Roller coaster at Northstar: Placer County expects to make initial conclusion Friday
March 10, 2010
TRUCKEE, Calif. and#8212; The Placer County planning department expects to give an initial opinion on a projected alpine roller coaster at Northstar-at-Tahoe as early as this Friday, officials said.
Paul Thompson, a Placer County deputy planning director, said staff is still reviewing an environmental questionnaire and an environmental noise assessment submitted by the Booth Creek Ski Holdings (which manages Northstar).
and#8220;Our comments are due on (Friday) March 12,and#8221; Thompson said.
From the comments, Thompson said two things could happen: 1) Either the planning department will conclude it has sufficient environmental information to make a future approval of the project; or 2) The planning department will say it doesnand#8217;t not have sufficient information to make a determination on the project.
If more information is required, Thompson said it could require Booth Creek perform studies like a biological assessment or a wetlands study be done.
Regardless of Fridayand#8217;s decision, Thompson said Northstarand#8217;s proposed construction date of May 2010, according to the environmental questionnaire, is doubtful considering the time it will take the county to evaluate the project.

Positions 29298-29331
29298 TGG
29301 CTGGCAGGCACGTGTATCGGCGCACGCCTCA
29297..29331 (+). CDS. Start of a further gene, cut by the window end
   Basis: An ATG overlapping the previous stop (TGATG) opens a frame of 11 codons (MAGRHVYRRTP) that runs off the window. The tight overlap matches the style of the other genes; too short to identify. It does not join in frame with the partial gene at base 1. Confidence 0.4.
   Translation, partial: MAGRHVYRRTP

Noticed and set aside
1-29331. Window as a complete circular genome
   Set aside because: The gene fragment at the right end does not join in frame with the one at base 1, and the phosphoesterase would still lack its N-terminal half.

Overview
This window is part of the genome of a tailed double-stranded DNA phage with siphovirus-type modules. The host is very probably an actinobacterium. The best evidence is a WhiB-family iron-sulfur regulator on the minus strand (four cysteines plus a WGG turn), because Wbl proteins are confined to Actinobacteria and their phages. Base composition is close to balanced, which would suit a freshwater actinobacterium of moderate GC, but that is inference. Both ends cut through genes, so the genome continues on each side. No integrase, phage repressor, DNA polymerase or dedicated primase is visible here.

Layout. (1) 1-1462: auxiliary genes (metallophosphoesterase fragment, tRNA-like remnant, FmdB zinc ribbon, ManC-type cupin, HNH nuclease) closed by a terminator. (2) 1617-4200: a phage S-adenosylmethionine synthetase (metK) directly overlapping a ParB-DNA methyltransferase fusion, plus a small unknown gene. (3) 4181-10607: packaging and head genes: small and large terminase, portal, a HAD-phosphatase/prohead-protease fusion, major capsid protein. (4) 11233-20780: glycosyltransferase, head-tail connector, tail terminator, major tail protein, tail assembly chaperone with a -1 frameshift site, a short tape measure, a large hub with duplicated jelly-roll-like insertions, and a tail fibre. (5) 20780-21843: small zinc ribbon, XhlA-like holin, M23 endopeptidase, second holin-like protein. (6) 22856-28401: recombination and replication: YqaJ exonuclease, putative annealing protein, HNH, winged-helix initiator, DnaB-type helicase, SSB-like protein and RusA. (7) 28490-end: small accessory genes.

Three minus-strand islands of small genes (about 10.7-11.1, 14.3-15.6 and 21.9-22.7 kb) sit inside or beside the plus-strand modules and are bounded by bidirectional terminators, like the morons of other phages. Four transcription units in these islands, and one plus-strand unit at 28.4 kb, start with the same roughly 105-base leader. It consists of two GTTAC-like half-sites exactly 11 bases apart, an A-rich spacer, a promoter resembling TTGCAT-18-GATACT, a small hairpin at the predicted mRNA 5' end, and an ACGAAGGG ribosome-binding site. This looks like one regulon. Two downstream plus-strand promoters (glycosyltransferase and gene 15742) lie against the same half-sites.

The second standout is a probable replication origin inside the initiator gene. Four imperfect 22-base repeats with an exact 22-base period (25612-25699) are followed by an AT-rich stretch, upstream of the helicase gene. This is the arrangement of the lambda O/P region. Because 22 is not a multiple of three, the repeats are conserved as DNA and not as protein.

Recommended Stories For You
Tim Beck, Northstarand#8217;s vice president of resort development, said he understands the process and that Northstar is communicating with homeowners in the area to update them about what is going on and to identify concerns.
and#8220;Weand#8217;ve been working very close with nearby homeowner associations, and weand#8217;ve talked with them about their concerns and issues,and#8221; he said.
Beck said the reasoning behind the alpine coaster is to provide more of a family environment to Northstar, especially for those wishing to enjoy the mountain without the strenuous physical efforts demanded by skiing or mountain biking.
and#8220;The most important thing to us is to have other amenities for families to use,and#8221; he said.
Yet, the proposal, described as a two-person toboggan that would be controlled by riders and reach speeds of up to 25 mph, is gathering scrutiny from some homeowners in the area.
David Landis, who originally voiced concern, said other homeowners in the area are mobilizing very quickly against the idea.
and#8220;We have a broad based support of organizations united against this project,and#8221; Landis said.
He said homeowner organizations, environmental groups and government representatives are being notified about noise impacts and potential environmental threats from the project.